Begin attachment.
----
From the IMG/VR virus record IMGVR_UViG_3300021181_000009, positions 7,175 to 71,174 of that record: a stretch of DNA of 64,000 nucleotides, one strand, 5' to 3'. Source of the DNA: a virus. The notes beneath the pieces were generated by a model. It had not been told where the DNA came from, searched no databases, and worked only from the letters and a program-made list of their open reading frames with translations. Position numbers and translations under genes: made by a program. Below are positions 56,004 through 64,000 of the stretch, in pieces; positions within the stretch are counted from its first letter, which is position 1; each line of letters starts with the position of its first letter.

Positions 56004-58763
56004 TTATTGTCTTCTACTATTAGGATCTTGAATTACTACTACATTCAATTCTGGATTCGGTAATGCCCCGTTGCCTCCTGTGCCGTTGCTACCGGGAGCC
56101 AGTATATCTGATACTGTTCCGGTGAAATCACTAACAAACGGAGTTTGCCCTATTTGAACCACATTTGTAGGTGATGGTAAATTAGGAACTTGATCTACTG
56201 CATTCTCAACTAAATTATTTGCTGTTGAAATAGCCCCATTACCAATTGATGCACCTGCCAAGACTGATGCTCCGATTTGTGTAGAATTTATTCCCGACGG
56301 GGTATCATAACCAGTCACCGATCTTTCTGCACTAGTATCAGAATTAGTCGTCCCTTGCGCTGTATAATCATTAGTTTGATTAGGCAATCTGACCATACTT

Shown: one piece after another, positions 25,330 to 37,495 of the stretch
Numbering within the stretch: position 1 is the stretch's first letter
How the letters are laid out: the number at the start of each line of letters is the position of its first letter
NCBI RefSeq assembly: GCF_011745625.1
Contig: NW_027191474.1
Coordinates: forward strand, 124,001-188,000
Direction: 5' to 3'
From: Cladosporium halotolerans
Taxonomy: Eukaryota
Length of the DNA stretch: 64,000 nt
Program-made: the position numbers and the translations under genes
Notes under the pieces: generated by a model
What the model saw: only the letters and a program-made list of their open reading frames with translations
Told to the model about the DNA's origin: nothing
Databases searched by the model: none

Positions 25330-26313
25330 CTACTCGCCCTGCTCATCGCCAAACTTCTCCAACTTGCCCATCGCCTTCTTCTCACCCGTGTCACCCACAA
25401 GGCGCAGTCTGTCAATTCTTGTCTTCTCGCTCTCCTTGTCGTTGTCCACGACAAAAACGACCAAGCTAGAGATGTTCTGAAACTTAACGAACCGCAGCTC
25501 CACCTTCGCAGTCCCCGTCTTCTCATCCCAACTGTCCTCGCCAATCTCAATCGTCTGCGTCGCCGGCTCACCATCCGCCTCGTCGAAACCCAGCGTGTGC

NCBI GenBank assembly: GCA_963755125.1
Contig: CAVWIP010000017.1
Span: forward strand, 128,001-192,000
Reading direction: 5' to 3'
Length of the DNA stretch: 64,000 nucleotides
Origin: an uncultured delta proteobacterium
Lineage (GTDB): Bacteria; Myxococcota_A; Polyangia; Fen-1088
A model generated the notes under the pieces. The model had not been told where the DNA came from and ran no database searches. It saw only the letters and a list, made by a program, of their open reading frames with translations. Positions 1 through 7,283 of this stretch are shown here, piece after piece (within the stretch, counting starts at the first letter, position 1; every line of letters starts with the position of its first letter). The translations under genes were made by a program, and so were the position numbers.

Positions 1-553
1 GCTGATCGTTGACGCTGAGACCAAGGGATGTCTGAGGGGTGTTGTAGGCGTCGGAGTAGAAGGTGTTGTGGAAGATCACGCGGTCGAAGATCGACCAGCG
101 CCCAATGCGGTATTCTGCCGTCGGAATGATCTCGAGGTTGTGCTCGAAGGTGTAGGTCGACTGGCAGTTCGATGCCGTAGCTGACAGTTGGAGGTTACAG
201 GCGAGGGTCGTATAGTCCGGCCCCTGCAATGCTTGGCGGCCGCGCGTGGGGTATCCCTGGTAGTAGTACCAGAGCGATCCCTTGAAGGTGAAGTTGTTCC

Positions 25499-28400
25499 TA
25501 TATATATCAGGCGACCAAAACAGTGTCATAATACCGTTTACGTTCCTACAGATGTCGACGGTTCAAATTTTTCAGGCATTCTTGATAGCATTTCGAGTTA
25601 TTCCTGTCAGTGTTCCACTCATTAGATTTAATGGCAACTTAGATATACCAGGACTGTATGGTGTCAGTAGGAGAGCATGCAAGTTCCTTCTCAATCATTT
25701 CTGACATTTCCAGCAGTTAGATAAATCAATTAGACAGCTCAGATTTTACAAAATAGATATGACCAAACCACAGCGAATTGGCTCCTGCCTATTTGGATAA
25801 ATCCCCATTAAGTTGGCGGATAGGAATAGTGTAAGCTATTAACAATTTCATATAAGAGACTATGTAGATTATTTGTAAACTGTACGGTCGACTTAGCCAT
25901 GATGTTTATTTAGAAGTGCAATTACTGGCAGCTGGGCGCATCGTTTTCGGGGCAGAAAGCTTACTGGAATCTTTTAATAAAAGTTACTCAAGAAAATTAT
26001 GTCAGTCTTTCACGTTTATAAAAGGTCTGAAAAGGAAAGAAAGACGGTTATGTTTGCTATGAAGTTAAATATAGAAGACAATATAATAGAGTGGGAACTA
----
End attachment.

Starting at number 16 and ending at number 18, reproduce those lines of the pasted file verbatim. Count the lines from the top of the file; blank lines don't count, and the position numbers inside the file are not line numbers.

Length of the DNA stretch: 64,000 nt
Program-made: the position numbers and the translations under genes
Notes under the pieces: generated by a model